This floor plan is just to illustrate that ideally I would like to have two sections to my exhibit: video and print. The divided sections would allow for different lighting settings since video likes to be in the dark, while prints need to be lit.
Here is an example of the planned print layout. Each column features songs from the same musical artist. I would love to have as many prints as the space allowed, wrapping around the walls. I think what is most interesting about this project is the differences in song prints across musical artists, as well as similarities within each musical artist set.
Here are some interesting qualities I have noted in a previous post:
(from left to right)
Kishi Bashi: Many white strokes. With highlights of blues, teals, purples, and yellows. Extremely wavy/stringy.
Absolutely makes me think of Kishi Bashi. He plays the violin and utilizes a loop pedal. (Amazing artist if you haven’t listened to him yet).
ZZ Top: Lots of pink, purple, and red! Strokes/colors are pretty even throughout the song.
These selections of songs have a steady rhythm and tonality, which could probably explain the consistency of strokes.
Nujabes: Boxy strokes. Bold colors. Black accent lines.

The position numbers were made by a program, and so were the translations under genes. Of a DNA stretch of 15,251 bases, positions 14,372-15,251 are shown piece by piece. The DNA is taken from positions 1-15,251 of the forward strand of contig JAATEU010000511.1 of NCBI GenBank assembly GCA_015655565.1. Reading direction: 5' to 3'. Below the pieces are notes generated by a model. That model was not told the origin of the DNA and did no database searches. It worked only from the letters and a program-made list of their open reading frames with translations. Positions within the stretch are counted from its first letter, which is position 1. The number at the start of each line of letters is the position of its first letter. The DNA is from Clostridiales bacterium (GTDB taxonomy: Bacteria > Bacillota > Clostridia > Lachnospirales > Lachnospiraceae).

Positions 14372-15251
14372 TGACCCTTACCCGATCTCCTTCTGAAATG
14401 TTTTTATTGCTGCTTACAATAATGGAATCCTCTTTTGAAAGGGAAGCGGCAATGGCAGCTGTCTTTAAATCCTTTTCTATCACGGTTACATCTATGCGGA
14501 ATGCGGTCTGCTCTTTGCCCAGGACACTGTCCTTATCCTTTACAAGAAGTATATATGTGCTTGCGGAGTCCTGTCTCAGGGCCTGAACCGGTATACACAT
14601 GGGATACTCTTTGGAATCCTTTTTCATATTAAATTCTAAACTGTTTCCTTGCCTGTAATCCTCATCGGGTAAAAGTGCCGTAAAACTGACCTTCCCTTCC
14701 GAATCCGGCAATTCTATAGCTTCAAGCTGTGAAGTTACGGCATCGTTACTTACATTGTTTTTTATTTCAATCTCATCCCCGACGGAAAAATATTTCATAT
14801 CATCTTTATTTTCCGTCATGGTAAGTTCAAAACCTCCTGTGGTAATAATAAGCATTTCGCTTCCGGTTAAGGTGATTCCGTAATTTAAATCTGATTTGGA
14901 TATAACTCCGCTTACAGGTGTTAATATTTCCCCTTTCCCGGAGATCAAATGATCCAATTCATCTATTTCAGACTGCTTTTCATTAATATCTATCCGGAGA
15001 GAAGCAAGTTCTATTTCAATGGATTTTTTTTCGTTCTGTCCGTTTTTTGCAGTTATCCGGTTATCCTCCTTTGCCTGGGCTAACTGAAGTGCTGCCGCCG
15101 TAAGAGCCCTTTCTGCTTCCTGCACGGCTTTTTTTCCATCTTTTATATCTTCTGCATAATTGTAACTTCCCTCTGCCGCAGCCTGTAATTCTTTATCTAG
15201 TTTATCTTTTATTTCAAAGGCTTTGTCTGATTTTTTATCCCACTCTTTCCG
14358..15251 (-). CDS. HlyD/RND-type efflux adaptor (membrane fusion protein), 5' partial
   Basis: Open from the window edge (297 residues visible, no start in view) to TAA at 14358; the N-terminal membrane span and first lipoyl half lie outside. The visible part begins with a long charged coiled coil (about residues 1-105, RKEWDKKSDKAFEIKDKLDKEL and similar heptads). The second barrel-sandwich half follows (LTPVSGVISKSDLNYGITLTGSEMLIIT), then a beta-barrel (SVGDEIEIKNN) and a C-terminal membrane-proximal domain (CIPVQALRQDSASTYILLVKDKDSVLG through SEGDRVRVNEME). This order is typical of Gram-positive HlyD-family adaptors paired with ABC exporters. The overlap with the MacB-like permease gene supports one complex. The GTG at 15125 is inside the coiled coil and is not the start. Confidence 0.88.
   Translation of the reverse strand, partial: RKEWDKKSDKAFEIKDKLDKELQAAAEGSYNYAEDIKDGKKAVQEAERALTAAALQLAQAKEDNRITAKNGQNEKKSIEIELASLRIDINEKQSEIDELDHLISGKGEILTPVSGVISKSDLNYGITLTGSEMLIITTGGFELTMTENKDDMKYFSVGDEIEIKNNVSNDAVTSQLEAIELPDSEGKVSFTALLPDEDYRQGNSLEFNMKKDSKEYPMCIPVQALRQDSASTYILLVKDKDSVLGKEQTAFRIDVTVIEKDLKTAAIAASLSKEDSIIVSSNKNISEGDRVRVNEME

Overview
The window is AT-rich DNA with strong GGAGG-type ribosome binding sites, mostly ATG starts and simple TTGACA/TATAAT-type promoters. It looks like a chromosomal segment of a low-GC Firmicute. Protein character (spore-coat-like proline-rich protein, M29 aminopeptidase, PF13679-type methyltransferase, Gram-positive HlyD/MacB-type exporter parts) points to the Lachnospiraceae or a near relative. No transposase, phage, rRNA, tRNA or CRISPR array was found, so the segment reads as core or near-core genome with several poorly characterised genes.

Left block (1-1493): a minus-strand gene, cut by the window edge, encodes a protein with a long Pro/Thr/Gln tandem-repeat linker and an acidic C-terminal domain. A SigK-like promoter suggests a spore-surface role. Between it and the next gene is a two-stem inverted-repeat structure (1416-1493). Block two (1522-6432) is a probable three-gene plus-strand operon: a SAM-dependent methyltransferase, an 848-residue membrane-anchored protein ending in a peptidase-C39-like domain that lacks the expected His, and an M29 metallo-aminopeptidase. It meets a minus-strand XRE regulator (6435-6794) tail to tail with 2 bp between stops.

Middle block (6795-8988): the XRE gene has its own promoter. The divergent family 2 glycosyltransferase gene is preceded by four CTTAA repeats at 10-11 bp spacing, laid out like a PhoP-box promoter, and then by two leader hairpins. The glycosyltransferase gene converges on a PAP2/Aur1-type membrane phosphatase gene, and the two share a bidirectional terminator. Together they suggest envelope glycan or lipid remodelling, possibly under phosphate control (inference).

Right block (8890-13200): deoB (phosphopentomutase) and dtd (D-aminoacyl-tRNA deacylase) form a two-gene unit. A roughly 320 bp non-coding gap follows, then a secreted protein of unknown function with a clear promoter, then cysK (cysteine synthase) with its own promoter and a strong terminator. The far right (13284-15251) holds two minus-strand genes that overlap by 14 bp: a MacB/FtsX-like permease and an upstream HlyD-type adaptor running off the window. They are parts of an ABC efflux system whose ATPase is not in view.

The most interesting thing about Nujabes is the boxy strokes. I have not encountered another artist with this pattern yet.
Snoop Dogg: Distinct vertical bands of color (mainly blue, green, red, and yellow). Very jagged strokes.
This is probably due to the rhythmic variation throughout the song. Also, the loops used to make the beats can come from a variety of selections.
Emiliana Torrini: Mostly vertical strokes. Lots of white, with highlights of pink and yellow.
She probably produced the most consistent outputs. The songs on her album Fisherman’s Woman do mostly consist of soft gentle beats, so I feel like these images are very suiting.
I would still really like to play around with my color algorithm to including the range of the frequency spectrum. Throughout the past few weeks I shifted my focus to the creating my prints, and making sure they work on three viewing distances. This was also my first time working with prints, so I was unaware about how much is lost in translation from the screen to print. This was definitely a good learning experience though! And now I know a lot more of what to look out for in the future.